After three decades of a protracted armed conflict and its invariable legacy of polarised mindsets in the parties involved, Sri Lanka now finds herself arguably in a more difficult position than in times of war, with the abundant opinions and interpretations of her various ethnic entities disturbing that precarious balance of affairs unique to a post-war context.
The problem here is the commonly catered misconception that the armed conflict was between Sinhalese and Tamils. This distorted version cloaks the reality of the conflict being between the government and a terrorist organisation. Some fragments of the Tamil diaspora seem to be promoting the former view and consistently vitalising their campaign through the promise of a separate Tamil state within the sovereign boundaries of Sri Lanka. The fierce response of the misguided Sinhalese majority to these claims has only added legitimacy to the accusations of the diaspora about discrimination against the minority in the island. Sri Lanka’s diplomatic war of unifying the country in its truest sense has only now begun.
Idea Of A Tamil Eelam
Transnational Government of Tamil Eelam (TGTE), led by Vishvanathan Rudrakumaran, is one of the two chief LTTE Fronts – the other being the Global Tamil Forum (GTF) – that have taken it upon themselves to revive the dream of a Tamil Eelam within Sri Lanka. In its mission statement it is plainly vocal about its desire to establish a separate state for Tamils as set out by the Vaddukoddai resolution. The movement is founded on the basis of nationhood, a homeland and the right to self determination of the Sri Lankan Tamil community. Though TGTE views itself as a democratic experiment, in actual terms its activities in the realisation of its goals indicate otherwise. The very idea of a separate state as their ultimate goal blocks any space left for healthy compromise and negotiation to work out a politically comfortable and satisfactory arrangement for all Sri Lankan communities.
Myth Of Elections
The myth of the so-called democratic representation of Tamils is evident when studying TGTE’s voting base. Their voters consist only of Tamils living abroad whereas the Tamils in the North and East who lived through the war for almost three decades have a better claim to elect the representatives of the so-called government for obvious reasons. While it is granted that the reason for the diaspora to be formed in the first place was founded on very concrete fears indeed, the fact that the future of Tamils living in Sri Lanka should not be determined by ones who did not personally experience the horrors of war cannot be negated. Like mentioned earlier TGTE’s failure to acknowledge LTTE brutality and the false information it communicates to the diaspora consistently promote the same false precept that has cost thousands of lives for three decades – the uncompromising call for a Tamil Eelam.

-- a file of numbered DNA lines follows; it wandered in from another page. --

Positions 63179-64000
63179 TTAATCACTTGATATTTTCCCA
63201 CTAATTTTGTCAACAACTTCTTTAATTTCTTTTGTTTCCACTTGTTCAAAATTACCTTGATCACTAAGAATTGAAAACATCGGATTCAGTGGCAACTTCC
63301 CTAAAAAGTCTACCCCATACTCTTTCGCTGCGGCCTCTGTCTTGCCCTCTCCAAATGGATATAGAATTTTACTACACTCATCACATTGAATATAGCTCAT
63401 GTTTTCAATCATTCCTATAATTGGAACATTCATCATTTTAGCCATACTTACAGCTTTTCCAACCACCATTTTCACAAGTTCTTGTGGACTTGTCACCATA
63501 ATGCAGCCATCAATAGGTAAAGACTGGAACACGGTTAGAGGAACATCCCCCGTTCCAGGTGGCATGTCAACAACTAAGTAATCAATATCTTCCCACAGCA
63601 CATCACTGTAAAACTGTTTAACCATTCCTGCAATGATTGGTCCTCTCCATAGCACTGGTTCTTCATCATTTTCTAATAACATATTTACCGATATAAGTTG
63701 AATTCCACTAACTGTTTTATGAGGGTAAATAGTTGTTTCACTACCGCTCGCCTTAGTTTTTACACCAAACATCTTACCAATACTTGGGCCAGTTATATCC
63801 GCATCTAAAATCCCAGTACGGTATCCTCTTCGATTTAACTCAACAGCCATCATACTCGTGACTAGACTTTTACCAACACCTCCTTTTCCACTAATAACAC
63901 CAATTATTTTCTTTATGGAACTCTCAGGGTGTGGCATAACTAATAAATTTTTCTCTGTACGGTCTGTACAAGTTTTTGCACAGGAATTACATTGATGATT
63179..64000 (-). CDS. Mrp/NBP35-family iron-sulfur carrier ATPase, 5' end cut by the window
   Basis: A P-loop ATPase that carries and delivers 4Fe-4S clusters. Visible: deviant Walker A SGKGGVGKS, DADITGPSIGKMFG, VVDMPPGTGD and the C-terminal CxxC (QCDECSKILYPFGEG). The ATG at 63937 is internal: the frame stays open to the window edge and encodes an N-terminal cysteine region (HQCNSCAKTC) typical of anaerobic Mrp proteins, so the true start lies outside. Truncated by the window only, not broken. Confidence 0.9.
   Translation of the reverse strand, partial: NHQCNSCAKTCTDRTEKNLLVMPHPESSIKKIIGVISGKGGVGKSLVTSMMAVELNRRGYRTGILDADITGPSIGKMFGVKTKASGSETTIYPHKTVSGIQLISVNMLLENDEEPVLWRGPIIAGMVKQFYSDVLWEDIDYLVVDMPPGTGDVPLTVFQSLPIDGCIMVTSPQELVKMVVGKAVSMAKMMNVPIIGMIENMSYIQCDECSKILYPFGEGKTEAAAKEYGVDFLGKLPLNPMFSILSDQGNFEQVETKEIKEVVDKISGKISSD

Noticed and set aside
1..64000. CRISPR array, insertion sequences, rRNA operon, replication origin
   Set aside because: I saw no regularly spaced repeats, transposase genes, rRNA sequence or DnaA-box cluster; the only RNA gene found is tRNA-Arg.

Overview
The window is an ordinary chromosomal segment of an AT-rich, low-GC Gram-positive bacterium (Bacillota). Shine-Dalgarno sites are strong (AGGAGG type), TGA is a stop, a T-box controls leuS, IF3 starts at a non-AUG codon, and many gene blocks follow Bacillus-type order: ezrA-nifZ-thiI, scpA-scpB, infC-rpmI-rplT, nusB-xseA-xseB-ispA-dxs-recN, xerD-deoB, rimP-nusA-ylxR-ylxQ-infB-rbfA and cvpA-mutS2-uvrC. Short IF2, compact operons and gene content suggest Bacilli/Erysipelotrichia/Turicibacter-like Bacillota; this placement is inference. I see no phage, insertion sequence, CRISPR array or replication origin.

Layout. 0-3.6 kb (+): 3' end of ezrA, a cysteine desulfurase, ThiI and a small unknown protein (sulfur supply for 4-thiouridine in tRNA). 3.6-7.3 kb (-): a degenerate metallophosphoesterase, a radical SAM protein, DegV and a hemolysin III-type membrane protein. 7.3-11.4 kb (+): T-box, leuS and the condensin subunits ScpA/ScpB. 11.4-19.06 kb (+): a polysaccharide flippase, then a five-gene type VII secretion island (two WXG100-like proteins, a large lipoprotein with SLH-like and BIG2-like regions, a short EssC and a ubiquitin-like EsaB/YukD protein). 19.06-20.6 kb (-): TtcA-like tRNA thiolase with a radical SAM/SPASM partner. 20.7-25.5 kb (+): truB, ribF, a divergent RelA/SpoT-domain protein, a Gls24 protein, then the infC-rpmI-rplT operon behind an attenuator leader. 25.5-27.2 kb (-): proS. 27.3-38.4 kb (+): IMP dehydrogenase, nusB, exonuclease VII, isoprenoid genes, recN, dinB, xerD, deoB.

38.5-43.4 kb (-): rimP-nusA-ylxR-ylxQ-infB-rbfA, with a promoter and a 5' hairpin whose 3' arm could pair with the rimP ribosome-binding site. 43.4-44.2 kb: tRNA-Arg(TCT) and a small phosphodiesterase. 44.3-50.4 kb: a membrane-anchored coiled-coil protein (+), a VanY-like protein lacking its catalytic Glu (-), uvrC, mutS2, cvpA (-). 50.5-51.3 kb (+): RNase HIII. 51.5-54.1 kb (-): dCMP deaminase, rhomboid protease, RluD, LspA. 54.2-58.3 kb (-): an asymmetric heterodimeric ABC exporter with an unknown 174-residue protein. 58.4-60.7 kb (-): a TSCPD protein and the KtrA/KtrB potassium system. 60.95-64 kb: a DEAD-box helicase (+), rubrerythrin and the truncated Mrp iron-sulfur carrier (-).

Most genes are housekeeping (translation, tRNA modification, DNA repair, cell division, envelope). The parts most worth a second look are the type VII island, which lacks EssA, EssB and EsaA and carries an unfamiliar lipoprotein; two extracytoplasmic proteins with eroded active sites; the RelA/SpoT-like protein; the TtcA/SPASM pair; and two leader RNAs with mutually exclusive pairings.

The military victory over the LTTE should not be inflated to block from view the looming possibility of a separate State of Eelam that is being progressively more accommodated in the collective mindset of the Tamil diaspora, specifically LTTE fronts and their increasingly fierce call for endorsement of this cause.Also the potential threat of the TGTE emerging as a military power in the event they are given footage in Sri Lanka should be seriously entertained by the government so as to take necessary preemptive measures to prevent violence in general and terrorism in particular from engulfing the country yet again. The absolute firmness with which the government is denying accommodation of the notion of a Tamil Eelam should not, by any means, imply that space for negotiation on a political solution is blocked. Genuine fraternity can only be fostered where there is a genuine commitment to understand and address actual grievances. Such a bona fide approach would discourage the local Tamil populace from pledging their allegiance to extremist foreign factions.